Gardening for Kids: Homeschooling in the Garden â€“ Learning While You Grow
We live in a rural area of Southern California known for its extremely fertile ground and weather conducive to year-round planting. Realizing it would be a shameful waste not to take advantage of such ideal situations, my family and I began gardening a couple of years ago â€” a hobby that has reaped the joys of exercise, the â€śpowerâ€ť to be able to nurture and grow plants, and an abundant supply of herbs and vegetables harvested after several weeks of dedication and perseverance.
When we discovered that our children also took an interest in gardening â€” an interest which lent itself to scientific and biological fascination â€” we realized that having the children help with gardening was an education-at-home added bonus.
My daughter Shelby, who turned three in March, surprised us with her incredible patience and ability to find even the most minute of weeds for pulling. When we give her a patch of succulent, almost cactus-type weeds (the type that grow in abundance in our area, even without water), Shelby will contentedly yank the annoying nuisance out of the ground for hours on end.
In a short time, she has come to recognize the difference between a weed and a precious little lettuce sprout. Of course, in all honesty, this profound recognition didnâ€™t come without the termination of many a lettuce sprout: There are few vegetable sprouts with the tenacity and hearty root system of a weed. Losing precious vegetable plants to Shelbyâ€™s weeding maneuvers was a given, but we chalked it up to learning and now marvel at her ability to recognize weeds versus vegetable plants. Perhaps more incredible than her weed detection skills is the fact that she has learned â€” from her 5-year-old brother Zack, no less! â€” that if she doesnâ€™t pull the root of the weed, the weed will grow back.
When we planted our garden, Zack was just as excited about picking out â€śhis plantsâ€ť as he might have been with a license to pick out as many Matchbox cars as his heart desired. He anxiously bounced around the garden center, amazed with the abundance of the selection and wanting nearly everything he could get his hands on.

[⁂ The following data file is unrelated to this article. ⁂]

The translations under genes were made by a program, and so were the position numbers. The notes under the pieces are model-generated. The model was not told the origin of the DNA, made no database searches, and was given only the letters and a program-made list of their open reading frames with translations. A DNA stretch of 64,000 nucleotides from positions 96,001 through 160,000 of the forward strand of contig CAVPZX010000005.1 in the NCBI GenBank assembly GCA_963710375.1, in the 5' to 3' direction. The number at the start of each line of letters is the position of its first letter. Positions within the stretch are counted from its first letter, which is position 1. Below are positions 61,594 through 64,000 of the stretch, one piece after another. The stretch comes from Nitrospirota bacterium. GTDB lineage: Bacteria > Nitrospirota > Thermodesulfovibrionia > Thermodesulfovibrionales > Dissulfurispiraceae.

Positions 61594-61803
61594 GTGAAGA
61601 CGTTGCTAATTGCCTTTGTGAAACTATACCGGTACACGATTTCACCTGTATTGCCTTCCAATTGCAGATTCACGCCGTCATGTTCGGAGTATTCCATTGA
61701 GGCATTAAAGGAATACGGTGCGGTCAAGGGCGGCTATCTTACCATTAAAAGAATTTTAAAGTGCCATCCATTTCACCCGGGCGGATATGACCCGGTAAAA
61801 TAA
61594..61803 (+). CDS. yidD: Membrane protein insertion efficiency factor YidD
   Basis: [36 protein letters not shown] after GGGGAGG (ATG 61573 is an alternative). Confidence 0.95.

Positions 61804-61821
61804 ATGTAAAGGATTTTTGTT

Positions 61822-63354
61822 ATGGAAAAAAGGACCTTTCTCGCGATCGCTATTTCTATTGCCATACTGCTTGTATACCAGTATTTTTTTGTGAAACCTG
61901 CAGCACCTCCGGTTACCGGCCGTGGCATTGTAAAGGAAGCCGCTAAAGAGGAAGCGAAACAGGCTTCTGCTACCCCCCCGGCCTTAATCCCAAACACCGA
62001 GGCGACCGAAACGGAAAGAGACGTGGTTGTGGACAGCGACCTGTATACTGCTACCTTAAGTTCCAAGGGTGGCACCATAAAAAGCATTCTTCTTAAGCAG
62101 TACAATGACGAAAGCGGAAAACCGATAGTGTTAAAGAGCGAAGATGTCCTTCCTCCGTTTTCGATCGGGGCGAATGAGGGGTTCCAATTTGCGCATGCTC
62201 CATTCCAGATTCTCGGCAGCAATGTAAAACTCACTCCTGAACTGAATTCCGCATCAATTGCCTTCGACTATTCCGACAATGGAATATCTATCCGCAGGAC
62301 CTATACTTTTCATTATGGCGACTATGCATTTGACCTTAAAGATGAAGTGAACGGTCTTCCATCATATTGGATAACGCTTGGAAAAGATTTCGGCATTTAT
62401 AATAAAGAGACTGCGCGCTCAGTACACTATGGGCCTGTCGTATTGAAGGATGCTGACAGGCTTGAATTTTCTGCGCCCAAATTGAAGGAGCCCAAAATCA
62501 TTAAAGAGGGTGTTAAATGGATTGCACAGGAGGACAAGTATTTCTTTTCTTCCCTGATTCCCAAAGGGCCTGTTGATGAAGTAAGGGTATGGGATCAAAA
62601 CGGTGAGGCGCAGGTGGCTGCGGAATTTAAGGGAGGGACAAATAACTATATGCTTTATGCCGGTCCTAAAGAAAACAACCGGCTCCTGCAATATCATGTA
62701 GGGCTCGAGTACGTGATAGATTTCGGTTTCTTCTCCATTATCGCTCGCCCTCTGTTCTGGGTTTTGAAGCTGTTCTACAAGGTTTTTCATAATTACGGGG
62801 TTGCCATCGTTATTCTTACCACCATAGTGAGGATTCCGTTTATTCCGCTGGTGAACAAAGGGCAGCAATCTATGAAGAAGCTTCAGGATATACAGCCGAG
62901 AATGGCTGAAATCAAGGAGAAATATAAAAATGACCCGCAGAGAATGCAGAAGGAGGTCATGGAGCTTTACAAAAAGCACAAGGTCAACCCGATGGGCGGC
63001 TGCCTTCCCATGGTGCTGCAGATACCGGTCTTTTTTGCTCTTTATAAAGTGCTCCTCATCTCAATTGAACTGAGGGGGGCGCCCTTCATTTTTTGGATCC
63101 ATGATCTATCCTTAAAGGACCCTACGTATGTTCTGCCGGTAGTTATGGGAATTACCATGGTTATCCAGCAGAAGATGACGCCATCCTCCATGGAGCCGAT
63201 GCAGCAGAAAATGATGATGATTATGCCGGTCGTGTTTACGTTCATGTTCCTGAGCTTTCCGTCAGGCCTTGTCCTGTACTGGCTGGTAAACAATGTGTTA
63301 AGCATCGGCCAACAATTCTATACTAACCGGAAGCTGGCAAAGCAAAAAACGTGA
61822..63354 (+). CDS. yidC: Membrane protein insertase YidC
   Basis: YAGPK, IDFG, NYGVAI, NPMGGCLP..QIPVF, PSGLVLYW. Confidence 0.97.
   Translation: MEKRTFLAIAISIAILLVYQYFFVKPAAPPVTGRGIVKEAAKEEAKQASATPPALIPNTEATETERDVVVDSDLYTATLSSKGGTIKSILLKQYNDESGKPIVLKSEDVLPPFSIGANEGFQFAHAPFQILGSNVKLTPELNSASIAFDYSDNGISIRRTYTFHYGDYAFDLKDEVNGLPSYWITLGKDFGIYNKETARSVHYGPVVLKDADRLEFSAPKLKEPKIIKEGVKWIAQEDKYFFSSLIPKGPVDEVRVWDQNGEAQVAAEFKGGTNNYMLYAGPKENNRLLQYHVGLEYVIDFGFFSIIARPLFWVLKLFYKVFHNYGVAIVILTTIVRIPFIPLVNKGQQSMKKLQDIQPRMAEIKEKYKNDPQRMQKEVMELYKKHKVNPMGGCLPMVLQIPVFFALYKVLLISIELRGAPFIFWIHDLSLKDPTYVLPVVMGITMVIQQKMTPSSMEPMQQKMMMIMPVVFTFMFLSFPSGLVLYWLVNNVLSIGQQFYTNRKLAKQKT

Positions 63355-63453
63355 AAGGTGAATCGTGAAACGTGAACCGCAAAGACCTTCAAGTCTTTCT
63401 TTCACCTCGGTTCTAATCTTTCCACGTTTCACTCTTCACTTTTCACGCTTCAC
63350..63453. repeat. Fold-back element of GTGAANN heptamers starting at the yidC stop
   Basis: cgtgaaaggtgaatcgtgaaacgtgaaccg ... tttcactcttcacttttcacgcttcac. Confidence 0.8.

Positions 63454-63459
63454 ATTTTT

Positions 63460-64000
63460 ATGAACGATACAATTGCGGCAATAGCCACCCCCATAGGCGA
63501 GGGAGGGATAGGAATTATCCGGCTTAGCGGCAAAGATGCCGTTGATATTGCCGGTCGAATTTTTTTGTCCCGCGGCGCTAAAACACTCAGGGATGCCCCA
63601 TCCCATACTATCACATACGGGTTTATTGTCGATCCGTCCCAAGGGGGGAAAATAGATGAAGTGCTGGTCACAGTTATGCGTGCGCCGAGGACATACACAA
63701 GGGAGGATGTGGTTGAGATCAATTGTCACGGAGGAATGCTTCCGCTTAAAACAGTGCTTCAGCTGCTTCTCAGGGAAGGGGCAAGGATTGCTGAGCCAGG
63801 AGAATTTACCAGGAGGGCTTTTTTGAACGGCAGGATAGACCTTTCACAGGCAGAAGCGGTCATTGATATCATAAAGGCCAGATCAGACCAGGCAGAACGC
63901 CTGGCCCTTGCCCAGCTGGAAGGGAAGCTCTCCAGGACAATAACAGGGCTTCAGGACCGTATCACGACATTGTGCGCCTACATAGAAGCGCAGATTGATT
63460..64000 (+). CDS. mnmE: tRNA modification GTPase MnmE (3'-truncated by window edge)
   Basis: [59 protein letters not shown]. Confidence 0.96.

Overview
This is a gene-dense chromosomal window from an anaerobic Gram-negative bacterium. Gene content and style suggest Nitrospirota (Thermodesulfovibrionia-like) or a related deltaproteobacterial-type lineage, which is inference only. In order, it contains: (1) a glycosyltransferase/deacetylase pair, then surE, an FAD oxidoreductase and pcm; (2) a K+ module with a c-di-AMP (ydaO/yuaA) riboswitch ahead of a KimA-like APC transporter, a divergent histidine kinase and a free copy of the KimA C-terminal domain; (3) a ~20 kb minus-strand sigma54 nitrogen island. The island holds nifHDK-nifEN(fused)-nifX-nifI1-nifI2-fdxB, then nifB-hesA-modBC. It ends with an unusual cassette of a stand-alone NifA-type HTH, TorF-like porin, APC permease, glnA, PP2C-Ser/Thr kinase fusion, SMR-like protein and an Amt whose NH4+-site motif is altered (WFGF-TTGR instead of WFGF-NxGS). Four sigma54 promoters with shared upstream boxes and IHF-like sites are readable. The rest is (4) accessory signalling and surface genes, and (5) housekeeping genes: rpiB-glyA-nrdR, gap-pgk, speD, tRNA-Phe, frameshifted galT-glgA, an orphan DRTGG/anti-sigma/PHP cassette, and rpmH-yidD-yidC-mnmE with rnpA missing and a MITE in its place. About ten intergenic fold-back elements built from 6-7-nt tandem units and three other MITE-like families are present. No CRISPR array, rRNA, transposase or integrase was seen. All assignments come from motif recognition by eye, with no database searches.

He settled for an artichoke plant, a sugar snap pea plant, a cactus, and an African daisy. He would have chosen more, but I reassured him that he could help us take care of the whole garden and then it wouldseem like he had more.
When we came home, he could barely wait to start planting. We read the care instructions for each starter plant; based on the instructions, we carefully chose the placement of the plants. This meant explaining to Zack that some plants require full sun to grow, while partial sun plants would perish in full sun. We further touched on why plants need sun and water to grow at all, without delving too far into horticultural specifics quite yet â€” after all, he is only five years old! Nevertheless, we realized that gardening IS a scientific art, and I became acutely aware of the benefits gardening will have on his education in the years to come.
For Zack, the best part that day was digging holes for his plants. He dug them joyously and, with gentle hands, placed precious plants into the dirt and settled them in. He never once complained of the hot sun during the March heatwave; he loved every minute of gardening and eagerly spoke of the vegetables he hoped we would soon harvest.
Over the weeks which followed, Zack greeted our garden with great joy and anticipation. He pulled weeds. He noted plant growth. He was in awe of how much could change from just one day to the next. His snap peas grew and clung to the garden fence. The corn reached his hipsâ€¦ then his shouldersâ€¦ finally climbing well past his head. The artichokes, a much slower crop, disappointed him, but we found simple pleasure in the fact that they thrived and would one day produce tasty artichokes.
Even more pleasing to Zack than the growth of the starter plants was his amazement that we could place lettuce seeds into the dirt, cover them with more dirt, water them, and witness sprouts within a week or so. Once sprouted, they would grow and eventually form into recognizable leaves of lettuce we could wash and eat in salads.
Months have passed. Weâ€™ve harvested summer corn. We have been enjoying (over and over again) a huge abundance of zucchini, yellow squash, cucumbers, and various peppers. Zack has learned it might be better to plant these commodities in smaller amounts next yearâ€¦ and so have we.
Gardening is now old hat to Zack, who continues to enjoy and relax with the pleasurable chore of tending to our herbs and vegetables. His excitement lies in theunexpected â€“ in what he will find next. I know, once the artichokes are ready for picking and the tomatoes have reddened on the vine, he will come to me with sparkling eyes and a desire to pick and eat what he has helped nurture and watched grow.
Meanwhile, I continue to marvel in how much he has retained. Just the other day, while at Disneyland, he spotted a plant and drew my attention to it: â€śLook, Mom, itâ€™s echinacea! See that purple flower?â€ťâ€¦ and he was absolutely right.
When moments like that occur, I realize how much heâ€™s learned, right in our own back yard. And I am so happy to discover that, all along, heâ€™s been learning as we grow.